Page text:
The old town hall in Chapel Hill has hosted the homeless for years, but municipal officials are mulling over plans to repurpose the historic building.

A committee was established last year to brief the Chapel Hill Town Council on potential uses for the property, which will soon be left vacant.

Megan Dale, a municipal analyst and staff liaison to that committee, summarized the situation last month to council members during a meeting.

“There was a petition — about this time last year — that came before the council that asked that the council consider colocating the Orange County Visitor’s Center with a revived Chapel Hill Museum in historic town hall,” she relayed.

“Also, the Inter-Faith Council for Social Services, the current tenant in historic town hall, is in plans to vacate that building.”

The Carrboro Board of Aldermen passed a vote last month to allow the IFC to relocate its transient housing operation to 110 West Main Street.

According to Dale, the committee is seeking broad input on the most appropriate way to transform the old town hall after that relocation is complete.

“The committee recommended an engagement process to bring in diverse community members and community groups, and really hear from them about what [the] history-cultural center would need to be to be for them,” she explained.

The financial implications of repurposing the property were considered by Council Member Sally Greene, who also chairs the committee.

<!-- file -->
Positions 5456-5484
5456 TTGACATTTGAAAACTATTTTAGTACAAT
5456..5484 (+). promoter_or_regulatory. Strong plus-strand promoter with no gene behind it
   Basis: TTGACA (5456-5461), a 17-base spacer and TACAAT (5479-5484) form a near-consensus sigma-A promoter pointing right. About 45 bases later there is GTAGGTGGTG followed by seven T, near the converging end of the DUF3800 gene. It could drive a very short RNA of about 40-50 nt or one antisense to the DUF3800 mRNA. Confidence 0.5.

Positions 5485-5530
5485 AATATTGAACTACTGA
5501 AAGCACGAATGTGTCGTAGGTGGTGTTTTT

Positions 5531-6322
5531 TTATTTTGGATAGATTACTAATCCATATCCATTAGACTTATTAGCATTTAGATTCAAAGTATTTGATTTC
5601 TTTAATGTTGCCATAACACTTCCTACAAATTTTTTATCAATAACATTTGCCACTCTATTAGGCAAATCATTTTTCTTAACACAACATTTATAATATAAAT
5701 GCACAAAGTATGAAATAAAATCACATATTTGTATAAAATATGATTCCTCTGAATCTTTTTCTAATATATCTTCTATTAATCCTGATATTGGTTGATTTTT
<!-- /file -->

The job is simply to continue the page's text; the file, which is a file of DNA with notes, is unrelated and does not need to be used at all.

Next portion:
“What we realized early on is that for any of the combination of uses that we’re talking about, we would want to gut the building and start over, so […] one question that could be answered is, ‘What would it cost to gut the building,'” she posed.

Fiscal concerns notwithstanding, Orange County Commissioner Penny Rich shared her desire to install more artistic avenues around town.

“There’s still a passion for some creative space in Chapel Hill, and whether this building becomes that creative space, that would be up to y’all, but I think that we should leave that discussion open to where we can have that creative space,” she offered.

Greene also affirmed that council members would explore options that include leasing the property to prospective tenants or selling it outright.

“The council hasn’t really made a decision to keep this building in a nonprofit civic use as opposed to, say, leasing it out long-term for a taxable benefit or selling it,” she noted.

“I think previous council felt pretty strongly against selling it, but we know — the committee knows — that that’s the conversation that the council has yet to have.”

That conversation is likely to take place in the fall as the town manager works with the committee to develop viable courses of action.

Image from Google Maps.